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Regional Transportation Commission, Washoe County Lee Gibson, Executive Director Roger Hanson, Senior Planner.

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Presentation on theme: "Regional Transportation Commission, Washoe County Lee Gibson, Executive Director Roger Hanson, Senior Planner."— Presentation transcript:

1 Regional Transportation Commission, Washoe County Lee Gibson, Executive Director Roger Hanson, Senior Planner

2 Presentation Outline  Transit System Facts  Economic Challenges in the Truckee Meadows  RTC Transit Funding Trends  Why BRT and Why Virginia Street  RAPID Operating Concept  RAPID Results  Going Forward

3 Transit System Facts  Annual Ridership Fixed Route = 5.2 million  Annual Ridership Paratransit= 600,000  Revenue Vehicle Hours Fixed Route = 252,000  Revenue Vehicle Hours Paratransit = 77,000  Fixed Route Operating Budget FY 12 = $25 million  Paratransit Operating Budget FY 12 = $ 7 million  Fleet  70 Fixed Route  8 BRT Articulated Hybrids  68 Forty-foot length

4 Transit System Facts: RIDE  7.7 million rides in FY 2011  30.5 passengers per service hour  100% wheelchair ADA accessible Getting People to Work: 46% of transit trips are to or from work

5 RTC INTERCITY  Connects Reno and Carson City  Weekday Commuter Service  Links with Carson & Tahoe transit service  35,000 passengers in FY 2011

6 RTC SIERRA SPIRIT  Free circulator service between UNR and downtown Reno  15 minute headways  261,000 passengers in FY 2011

7 RTC ACCESS Required by federal law to provide “complimentary” ADA door-to-door, demand-response service within ¾ mile of all fixed routes. Service provided 24/7 Service split into ADA and non-ADA zones Two fares: – ADA Service Area = $3.00 – Non-ADA = $6.00 Non ADA Zone ADA Zone No Service

8 Transit System Facts

9 Economic Challenges in Northern Nevada  Nevada Economy  Unemployment  Foreclosures  Public Finances  Sales Tax – FY 2006 high of $26.5 million to $19.4 million in FY 2011; 27% difference  Political Changes  Public employment  Transparency/responsiveness/accountability  Consolidation

10 Economic Challenges in Northern Nevada Unemployment Rates Building Permits

11 RTC Transit Funding Trends

12 Great Recession

13 RTC Transit Funding Trends 1.3 service hours per capita in 1993 (highest achieved at 265,000 RVH) Since 1993-Population: +48.5% RVH: -7.2% At 1993 ratio, 394,000 RVH but operating 251,000 RVH Transit funding in the Reno economy is not sustainable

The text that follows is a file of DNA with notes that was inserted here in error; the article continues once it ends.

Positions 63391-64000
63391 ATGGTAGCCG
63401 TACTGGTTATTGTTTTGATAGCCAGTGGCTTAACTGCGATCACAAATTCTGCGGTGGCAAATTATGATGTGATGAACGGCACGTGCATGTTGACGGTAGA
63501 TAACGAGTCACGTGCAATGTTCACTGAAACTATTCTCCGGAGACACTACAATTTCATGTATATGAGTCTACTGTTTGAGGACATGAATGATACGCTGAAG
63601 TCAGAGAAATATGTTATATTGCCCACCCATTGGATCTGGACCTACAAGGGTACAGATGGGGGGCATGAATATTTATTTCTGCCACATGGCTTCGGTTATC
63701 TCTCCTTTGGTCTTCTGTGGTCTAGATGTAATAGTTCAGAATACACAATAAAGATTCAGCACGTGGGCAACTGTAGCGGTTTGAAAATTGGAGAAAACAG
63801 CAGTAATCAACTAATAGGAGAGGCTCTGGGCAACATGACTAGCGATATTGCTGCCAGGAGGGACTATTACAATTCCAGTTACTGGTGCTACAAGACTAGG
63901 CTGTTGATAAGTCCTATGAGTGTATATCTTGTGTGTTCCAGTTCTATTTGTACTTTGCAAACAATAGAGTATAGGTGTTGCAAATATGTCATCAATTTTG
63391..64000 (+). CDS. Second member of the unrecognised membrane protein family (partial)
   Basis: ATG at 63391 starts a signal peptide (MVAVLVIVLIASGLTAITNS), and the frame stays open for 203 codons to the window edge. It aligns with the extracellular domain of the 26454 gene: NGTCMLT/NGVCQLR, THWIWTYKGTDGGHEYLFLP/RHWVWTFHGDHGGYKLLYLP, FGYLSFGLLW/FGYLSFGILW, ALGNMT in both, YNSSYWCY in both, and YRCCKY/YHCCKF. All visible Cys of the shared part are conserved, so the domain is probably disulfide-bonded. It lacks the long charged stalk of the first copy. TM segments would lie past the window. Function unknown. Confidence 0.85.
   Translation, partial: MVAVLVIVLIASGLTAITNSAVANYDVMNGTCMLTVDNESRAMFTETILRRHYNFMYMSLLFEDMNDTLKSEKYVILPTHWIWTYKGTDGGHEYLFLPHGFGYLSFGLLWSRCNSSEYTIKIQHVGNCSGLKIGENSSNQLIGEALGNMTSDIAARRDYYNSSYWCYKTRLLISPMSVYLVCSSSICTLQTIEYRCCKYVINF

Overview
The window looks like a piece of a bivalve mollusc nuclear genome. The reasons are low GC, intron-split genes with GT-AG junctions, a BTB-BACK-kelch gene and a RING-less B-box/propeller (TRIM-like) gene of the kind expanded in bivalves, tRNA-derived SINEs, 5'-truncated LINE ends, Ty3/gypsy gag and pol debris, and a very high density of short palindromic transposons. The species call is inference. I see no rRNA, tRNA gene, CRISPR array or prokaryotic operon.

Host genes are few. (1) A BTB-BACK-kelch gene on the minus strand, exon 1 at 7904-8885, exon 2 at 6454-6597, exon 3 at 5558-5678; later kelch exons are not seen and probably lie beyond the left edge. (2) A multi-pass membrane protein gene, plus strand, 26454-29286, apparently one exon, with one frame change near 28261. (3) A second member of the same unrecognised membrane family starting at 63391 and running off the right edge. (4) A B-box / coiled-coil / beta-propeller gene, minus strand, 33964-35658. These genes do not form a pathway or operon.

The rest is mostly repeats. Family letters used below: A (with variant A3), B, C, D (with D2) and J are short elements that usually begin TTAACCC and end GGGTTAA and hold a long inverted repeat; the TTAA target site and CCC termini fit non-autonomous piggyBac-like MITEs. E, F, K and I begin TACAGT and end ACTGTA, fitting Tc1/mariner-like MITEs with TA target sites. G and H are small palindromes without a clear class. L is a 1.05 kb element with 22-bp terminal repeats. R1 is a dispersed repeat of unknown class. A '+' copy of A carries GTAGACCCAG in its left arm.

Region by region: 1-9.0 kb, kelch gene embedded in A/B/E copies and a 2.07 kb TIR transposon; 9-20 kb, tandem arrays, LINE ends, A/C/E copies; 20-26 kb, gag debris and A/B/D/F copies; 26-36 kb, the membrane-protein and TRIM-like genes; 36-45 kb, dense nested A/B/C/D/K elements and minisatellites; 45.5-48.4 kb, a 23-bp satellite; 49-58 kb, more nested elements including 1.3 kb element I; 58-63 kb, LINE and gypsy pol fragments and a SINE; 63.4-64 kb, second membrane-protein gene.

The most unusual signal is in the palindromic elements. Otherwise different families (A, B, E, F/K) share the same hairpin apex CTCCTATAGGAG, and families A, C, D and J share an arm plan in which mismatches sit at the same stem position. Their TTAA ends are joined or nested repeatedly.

14 RTC Transit Funding Trends

15 RTC Motor Vehicle Fuel Tax Revenue RTC 5 Fuel Tax Indexing went into effect in April 2010

16 Why BRT and Why Virginia Street  Operational challenges Long queue to board the bus Route 1 Bus in Mixed-Flow Traffic Crowded Bus Heavy Peak Traffic on Virginia Street

17 Supportive Land Uses UNR Regional Center Plan Downtown Reno Regional Center Plan South Virginia Street TOD Convention Center/Meadowood Regional Center Plan Reno City Limits Virginia Street City of Reno Master Plan Elements Transit Oriented Developments / Regional Centers

18 Core Ridership Trends

19 Loss of Sales Tax Revenues Shift revenue to non-sales tax sources

20 RAPID Operating Concept Develop express and short haul feeder service –Operate a higher level of service –10-minute headways between 5:30 AM and 8:00 PM. –New 30-minute local service, CONNECT –Feed RAPID express –Provide 24-hour service Save $5.0M annually in local sales tax funds to offset remaining service cuts

21 RAPID Operating Concept Capital Costs: $11,640,000 –8 New Flyer Buses – $7,400,000 –14 Stations – $4,200,000 –RIDE rebranding – $40,000 Open 4 th Street Station –Downtown Reno transit center Complete construction of 14 RAPID Stations Implement Transit Signal Priority & Queue Jump/Queue Bypass

22 RAPID Operating Concept Operating cost: $4,787,000 – RTC RAPID – $3,307,000 (34,244 service hours) – RAPID LOCAL – $1,480,000 (15,330 service hours) Service began October 11 th 2009

23 RAPID Performance

24 Rapid Performance

25 Funding: Public Transportation Expenses

26 RAPID Performance: Public Transportation Revenues

27 Assessment  Operational challenges overcome  Productivity and ridership increased  Stations reinforce supportive land uses and compliment TOD efforts of the City of Reno  Cost cutting measures have helped but revenue is still going down  CMAQ funding helped bridge the deepest part of the Great Recession; yet  Funding challenges still exist

28 Going Forward: RTP Update Develop community-based vision to address changing needs  Economic development and diversification  Safe and healthy communities  Sustainability  Increased travel choices

29 Expand RAPID to UNR, Legends & Sierra Summit/Redfield Going Forward: RAPID Extensions

30 Going Forward: 4 th Street/Prater Way RAPID type service between 4 th STREET STATION & CENTENNIAL PLAZA Next Phase of RAPID Expansion

31 Going Forward: New Technology Proterra vehicles present the first opportunity for Reno to deploy an advanced technology vehicle. With a 24 mpg equivalent, the vehicles may hold an opportunity to substantially reduce RTC’s fuel bill Proterra floor height is close to BRT station platform height

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